The kicks won’t be entirely 3D printed, but the shoes will come with 3D-printed midsoles, the part of the shoe that sits between the inner-layer and the outside rubber to provide cushioning and support.
New Balance is working with 3D Systems to develop the shoes, with the help of 3D Systems’ elastomeric powder SLS material called DuraForm Flex TPU.
From the release:
With 3D printing, you can optimize structures to put as much or as little material precisely where you want it. This means new and organic geometries are possible through the bottom-up process of building layer-by-layer. Taking advantage of these benefits, New Balance has achieved an anatomical breakthrough in the full range of desired midsole characteristics, from flexibility and strength, to weight and durability.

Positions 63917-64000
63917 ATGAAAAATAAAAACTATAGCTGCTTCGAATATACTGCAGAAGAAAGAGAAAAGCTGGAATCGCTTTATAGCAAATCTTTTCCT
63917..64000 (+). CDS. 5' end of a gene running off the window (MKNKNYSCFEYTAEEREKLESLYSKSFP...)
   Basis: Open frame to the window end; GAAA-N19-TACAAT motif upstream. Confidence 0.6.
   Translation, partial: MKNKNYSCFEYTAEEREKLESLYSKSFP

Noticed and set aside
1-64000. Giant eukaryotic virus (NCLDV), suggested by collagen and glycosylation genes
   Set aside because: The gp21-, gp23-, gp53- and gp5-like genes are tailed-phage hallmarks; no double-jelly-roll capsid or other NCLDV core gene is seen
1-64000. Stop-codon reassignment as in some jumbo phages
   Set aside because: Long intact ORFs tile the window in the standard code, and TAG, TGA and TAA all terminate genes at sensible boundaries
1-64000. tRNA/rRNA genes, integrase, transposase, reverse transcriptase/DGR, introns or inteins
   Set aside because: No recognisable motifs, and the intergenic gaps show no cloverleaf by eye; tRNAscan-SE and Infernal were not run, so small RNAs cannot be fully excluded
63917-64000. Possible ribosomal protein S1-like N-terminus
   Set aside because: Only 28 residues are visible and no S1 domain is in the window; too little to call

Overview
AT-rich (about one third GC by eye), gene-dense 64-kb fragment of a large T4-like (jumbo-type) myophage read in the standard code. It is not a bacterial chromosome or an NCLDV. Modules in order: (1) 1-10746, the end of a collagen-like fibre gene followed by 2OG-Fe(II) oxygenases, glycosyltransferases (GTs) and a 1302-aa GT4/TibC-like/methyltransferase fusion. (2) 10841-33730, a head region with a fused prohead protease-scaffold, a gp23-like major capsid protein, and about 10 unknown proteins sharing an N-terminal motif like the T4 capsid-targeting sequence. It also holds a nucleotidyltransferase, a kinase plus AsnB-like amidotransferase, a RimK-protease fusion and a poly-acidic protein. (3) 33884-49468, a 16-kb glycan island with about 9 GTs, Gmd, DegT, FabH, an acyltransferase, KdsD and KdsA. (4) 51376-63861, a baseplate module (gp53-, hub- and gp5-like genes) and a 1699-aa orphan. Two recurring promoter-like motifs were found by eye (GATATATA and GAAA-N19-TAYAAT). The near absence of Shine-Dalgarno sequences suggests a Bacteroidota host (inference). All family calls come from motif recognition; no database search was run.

In other (less buzzwordy) words, 3D printing mid-soles allows New Balance to create a number of different ‘fits’ depending on how the athlete runs, how their feet are shaped, etc. New Balance can determine which parts of the foot take the most impact during running and movement and provide extra cushioning tailored to the runner’s body.
New Balance isn’t the first company to try and use 3D printing to help build shoes. In fact, New Balance has already taken a swing at 3D printing custom shoes for professional athletes back in 2013. But this announcement marks the first mainstream shoemaker’s entrance into the world of commercially available 3D-printed shoes.
That said, don’t expect to see these anywhere until April 2016, and even then they’ll only roll out to select locations.